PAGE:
Unfortunately, like many teenage boys, No 1 Son simply cannot see mess. It is as though empty cans, bottles, wrappers, boxes, carrier bags, boxes from Amazon and other assorted tut are completely invisible. Which is why his bedroom and the spare room, where he has his computer, look as though they’re on the set of World War Z.
I’ve been putting up with it during the summer holidays, mostly because I’ve been at work and we’ve been on two holidays and when I’m at home, the last thing I want to do is spend my whole time nagging. Plus I figure I only have a few more years to look after him, it really doesn’t hurt me to do his laundry.
But on Saturday, when I discovered that there was so much rubbish on the floor I couldn’t open the door, let alone strip the bed to wash his sheets, I had enough.
‘You MUST tidy your room tomorrow for half an hour,’ I said. ‘Otherwise there will be BIG trouble.’
‘Half an hour?’ he said. ‘Five minutes, maybe.’
‘Just DO it,’ I said. ‘Otherwise there will be TROUBLE.’
This was quite restrained of me, but it had the desired effect, because I heard him talking to one of his friends on XBox Live, saying, ‘My mum said I have to tidy my room tomorrow for HALF AN HOUR.’ And then falling about laughing.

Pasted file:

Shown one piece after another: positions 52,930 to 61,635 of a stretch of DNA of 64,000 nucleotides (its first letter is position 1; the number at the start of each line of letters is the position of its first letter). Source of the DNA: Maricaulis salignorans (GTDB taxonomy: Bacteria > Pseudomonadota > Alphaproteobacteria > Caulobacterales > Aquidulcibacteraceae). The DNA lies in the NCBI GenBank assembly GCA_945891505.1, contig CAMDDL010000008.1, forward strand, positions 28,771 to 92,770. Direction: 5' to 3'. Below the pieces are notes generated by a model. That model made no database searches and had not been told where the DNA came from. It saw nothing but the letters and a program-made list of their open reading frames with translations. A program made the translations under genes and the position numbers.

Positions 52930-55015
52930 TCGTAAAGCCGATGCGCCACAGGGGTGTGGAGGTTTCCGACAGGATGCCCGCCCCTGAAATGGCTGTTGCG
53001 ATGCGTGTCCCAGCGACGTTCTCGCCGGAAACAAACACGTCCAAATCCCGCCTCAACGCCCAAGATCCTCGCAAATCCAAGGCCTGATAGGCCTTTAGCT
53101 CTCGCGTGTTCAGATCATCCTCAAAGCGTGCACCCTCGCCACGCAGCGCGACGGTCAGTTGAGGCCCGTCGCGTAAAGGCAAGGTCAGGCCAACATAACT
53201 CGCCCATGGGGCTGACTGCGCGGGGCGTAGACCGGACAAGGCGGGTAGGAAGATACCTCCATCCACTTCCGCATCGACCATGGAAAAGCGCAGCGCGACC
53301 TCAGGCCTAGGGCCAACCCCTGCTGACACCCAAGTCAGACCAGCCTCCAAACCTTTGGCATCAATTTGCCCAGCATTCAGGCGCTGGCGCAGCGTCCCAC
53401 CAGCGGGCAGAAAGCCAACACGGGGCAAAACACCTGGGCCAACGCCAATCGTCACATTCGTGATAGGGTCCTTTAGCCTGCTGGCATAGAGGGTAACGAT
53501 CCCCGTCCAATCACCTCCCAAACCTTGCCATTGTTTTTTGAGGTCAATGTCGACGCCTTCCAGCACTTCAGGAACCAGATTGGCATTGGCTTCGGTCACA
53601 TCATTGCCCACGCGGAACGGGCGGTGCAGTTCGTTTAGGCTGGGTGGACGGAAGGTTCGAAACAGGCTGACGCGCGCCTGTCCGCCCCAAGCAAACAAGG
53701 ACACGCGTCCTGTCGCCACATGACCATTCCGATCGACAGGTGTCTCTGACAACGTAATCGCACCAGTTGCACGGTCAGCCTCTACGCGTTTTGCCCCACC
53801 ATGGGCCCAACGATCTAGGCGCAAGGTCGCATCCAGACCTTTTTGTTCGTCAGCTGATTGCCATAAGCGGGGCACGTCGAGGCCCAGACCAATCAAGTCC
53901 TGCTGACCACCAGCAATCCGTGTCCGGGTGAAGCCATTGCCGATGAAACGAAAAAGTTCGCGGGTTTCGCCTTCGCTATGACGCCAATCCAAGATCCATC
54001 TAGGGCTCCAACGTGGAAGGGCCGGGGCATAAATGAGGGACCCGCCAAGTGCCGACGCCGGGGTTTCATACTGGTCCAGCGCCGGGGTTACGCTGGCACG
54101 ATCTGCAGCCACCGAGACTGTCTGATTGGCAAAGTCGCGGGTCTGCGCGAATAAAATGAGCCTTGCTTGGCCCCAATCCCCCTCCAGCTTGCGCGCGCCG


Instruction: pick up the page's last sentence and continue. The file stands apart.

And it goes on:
So yesterday, when he finally deigned to make an appearance at about 1.30pm, I made him brunch – scrambled eggs, bacon, pastries. And then when he’d finished I said, ‘don’t forget to tidy your room.’
‘I WON’T,’ he said. ‘I’ll do it in a BIT.’
‘Make sure you do it before the Chelsea game,’ I said. The Chelsea game started at 4pm. I went upstairs for a nap and got up at about 4.30pm. The room still looked as though it had been hit by a plane and a rampaging herd of bulls.
‘RIGHT, THAT’S IT,’ I said when the game had finished. ‘You need to tidy your room and strip the bed NOW.’
‘NO,’ he said defiantly. ‘I’m NOT DOING IT.’
And that’s when I saw red. Proper, scarlet red.
‘That’s IT,’ I said. ‘I’m going on strike. There will be no more clean clothes. There will be no clean sheets. There will be NO DINNER.’
Two hours later, nothing had changed, and I was starting to get hungry. As, I was sure, No 1 Son. ‘I MEANT WHAT I SAID,’ I repeated.
And then, suddenly, a miracle happened. I could hear clattering about in his room. Boxes of rubbish and recycling started to emerge in the hall. No 1 Son came downstairs with his sheets and wordlessly PUT THEM IN THE WASH. Laundry filled the basket.
And then, after I cooked his dinner, he said – I’m not making this up – ‘thank you.’
So finally, I think I’ve found a solution to teenage domestic laziness. The Mum Strike. Quick, painless, and no negotiation necessary. Try it. It worked for me 🙂